Please welcome my guest author for today, author of The Chosen and the recently released sequel, The Numbers, as she talks about the challenges of writing a sequel. Make sure to check out the information on her series below the post.
The Number is the sequel to The Chosen. Initially when I started writing my first novel, I thought that it was the hardest thing ever. When you write a novel, obviously it isn’t the same as writing a short story. You need to really develop your character and refine your world building skills. And then you need to take your simple little idea and write about it for a good 60-80,000 words. For the aspiring writer, it’s a mountain to climb and once you reach the peak, it’s an exhilarating accomplishment.
And then you start writing the sequel.
I had a clear vision of how to end The Chosen, but for the life of me, I had no idea how to start The Number. There is a time gap of five years between the books and I found myself asking: How do I fill the reader in what’s happened to all of the characters during that time span? That’s a long time and my characters have all been doing something. They haven’t just stayed in limbo.
I thought that maybe I should sort of do a countdown. Like, highlight an event that happened five years ago, then four years ago, etc. until we meet our characters in “real time”. But as neat as the idea was, I scrapped it. I liked knowing the timeline for my own personal notes, but it just seemed like I was forcing a beginning. The more I thought about it, the more I realized that I needed to tackle this as if I was meeting an old friend again. You don’t just come out and dump information at one time. What happened during the years you haven’t seen your friend is told gradually. You tell a little bit in one meeting and then a bit more in another meeting and so on and so forth. I felt like my characters needed to take their time to tell the others what has happened to them during the five years apart on their own time.
Of course figuring out how to start The Number was only part of the problem. Nobody tells you that all that world building you did in the first book is going to be put to the test in the sequel. My advice: If you’re going to be writing a sequel, be sure to take notes on every little detail. Luckily for me, I had already started on a binder full of details about my world when I started with The Chosen. It really helped during the process of writing The Number because I wasn’t constantly flipping through the first book to figure out a description of a character or place.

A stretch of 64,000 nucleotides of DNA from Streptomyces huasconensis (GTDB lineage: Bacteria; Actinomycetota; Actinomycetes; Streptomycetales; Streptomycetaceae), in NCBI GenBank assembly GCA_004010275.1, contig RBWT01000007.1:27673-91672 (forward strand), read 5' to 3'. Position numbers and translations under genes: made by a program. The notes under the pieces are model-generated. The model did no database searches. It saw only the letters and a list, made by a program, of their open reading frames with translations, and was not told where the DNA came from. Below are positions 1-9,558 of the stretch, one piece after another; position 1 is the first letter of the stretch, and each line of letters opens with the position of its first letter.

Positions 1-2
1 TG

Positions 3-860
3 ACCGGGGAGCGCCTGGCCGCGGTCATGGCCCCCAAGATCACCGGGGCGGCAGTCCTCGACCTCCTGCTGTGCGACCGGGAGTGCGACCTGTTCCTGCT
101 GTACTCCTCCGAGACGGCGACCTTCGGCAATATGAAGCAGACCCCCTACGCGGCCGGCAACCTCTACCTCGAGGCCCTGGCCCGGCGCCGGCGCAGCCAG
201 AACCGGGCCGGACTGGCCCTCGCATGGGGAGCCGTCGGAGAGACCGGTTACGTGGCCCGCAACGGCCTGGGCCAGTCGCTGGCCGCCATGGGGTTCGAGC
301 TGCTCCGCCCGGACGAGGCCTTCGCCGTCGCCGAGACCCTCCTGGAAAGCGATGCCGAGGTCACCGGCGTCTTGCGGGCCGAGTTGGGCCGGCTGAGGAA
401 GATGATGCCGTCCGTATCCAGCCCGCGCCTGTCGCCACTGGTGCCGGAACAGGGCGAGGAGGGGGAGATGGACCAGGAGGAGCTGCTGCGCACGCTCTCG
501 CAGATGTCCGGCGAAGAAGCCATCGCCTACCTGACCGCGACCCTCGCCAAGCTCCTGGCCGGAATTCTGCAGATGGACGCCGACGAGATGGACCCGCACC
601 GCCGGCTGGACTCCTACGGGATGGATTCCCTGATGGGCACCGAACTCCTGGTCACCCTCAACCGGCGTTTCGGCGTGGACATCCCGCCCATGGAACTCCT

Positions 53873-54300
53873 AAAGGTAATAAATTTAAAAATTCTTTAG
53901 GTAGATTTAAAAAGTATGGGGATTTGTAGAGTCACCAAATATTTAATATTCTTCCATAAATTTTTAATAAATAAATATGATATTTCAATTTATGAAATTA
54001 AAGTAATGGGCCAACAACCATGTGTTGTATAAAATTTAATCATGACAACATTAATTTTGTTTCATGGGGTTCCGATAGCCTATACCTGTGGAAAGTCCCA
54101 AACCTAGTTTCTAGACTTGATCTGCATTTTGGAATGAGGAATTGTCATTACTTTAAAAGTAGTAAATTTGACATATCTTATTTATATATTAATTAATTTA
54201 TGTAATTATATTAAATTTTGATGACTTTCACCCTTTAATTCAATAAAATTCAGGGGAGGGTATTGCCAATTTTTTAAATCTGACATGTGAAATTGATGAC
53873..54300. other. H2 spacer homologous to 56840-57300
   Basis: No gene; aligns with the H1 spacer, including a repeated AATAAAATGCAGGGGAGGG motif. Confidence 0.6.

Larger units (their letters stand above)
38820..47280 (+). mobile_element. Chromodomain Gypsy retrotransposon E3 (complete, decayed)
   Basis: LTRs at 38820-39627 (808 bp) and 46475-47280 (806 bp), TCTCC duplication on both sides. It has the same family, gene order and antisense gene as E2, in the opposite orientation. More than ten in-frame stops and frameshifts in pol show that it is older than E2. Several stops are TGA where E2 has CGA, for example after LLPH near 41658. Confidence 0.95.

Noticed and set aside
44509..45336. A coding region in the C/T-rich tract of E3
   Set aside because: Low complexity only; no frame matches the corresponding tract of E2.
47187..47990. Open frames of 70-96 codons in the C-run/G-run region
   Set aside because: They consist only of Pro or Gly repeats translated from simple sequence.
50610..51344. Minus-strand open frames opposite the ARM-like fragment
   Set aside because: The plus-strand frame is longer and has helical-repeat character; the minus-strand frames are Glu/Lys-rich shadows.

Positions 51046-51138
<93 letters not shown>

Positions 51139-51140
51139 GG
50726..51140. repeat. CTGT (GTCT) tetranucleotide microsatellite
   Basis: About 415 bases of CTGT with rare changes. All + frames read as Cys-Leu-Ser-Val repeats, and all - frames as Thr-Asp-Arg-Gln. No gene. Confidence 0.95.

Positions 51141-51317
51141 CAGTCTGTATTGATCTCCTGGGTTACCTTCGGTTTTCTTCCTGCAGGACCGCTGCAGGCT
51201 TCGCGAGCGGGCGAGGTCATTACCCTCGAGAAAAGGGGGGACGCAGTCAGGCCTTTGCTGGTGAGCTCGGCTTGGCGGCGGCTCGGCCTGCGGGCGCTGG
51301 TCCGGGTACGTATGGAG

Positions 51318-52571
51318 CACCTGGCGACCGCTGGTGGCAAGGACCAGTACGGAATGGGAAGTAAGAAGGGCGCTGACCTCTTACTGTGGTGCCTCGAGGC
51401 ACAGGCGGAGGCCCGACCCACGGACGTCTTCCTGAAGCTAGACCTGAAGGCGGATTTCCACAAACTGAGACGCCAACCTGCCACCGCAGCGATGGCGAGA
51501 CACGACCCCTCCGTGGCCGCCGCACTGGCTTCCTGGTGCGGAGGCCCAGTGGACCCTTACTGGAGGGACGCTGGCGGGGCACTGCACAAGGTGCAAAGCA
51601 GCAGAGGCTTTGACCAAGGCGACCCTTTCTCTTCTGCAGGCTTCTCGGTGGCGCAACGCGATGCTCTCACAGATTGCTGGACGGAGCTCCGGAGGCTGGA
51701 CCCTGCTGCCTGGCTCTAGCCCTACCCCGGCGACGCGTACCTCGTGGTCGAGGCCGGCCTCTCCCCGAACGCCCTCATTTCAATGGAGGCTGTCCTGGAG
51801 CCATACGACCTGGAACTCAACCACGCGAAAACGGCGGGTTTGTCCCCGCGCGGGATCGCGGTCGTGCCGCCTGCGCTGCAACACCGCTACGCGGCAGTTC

Despite the pressure of getting things right, the sequel is still fulfilling to work on. You and your readers already know the characters and if your readers are grabbing the sequel then you know you’ve written characters people want to be invested in. And as a writer, I think it’s fun to keep the adventure going, especially when you know that your characters’ stories aren’t done being told.
Kaia disappeared for five years. Now she’s back and her planet is on the brink of war.
The new “Numbers” program, created by the Tueors’ leader, tracks and isolates demigods. Kaia’s friend, Catrina, refuses to take part, and that makes her the most dangerous Number of all.
It’s Kaia’s duty to gather and protect the treasures of the gods. But neither the treasures nor Catrina are what they appear to be.
As the day a dire prophesy foresees draws near, will Kaia reverse the gears of fate, or will everything she’s ever loved be burned away by the flames of war?
Author Website: http://sheenahfreitas.com/
Twitter: @SheenahFreitas (http://twitter.com/SheenahFreitas)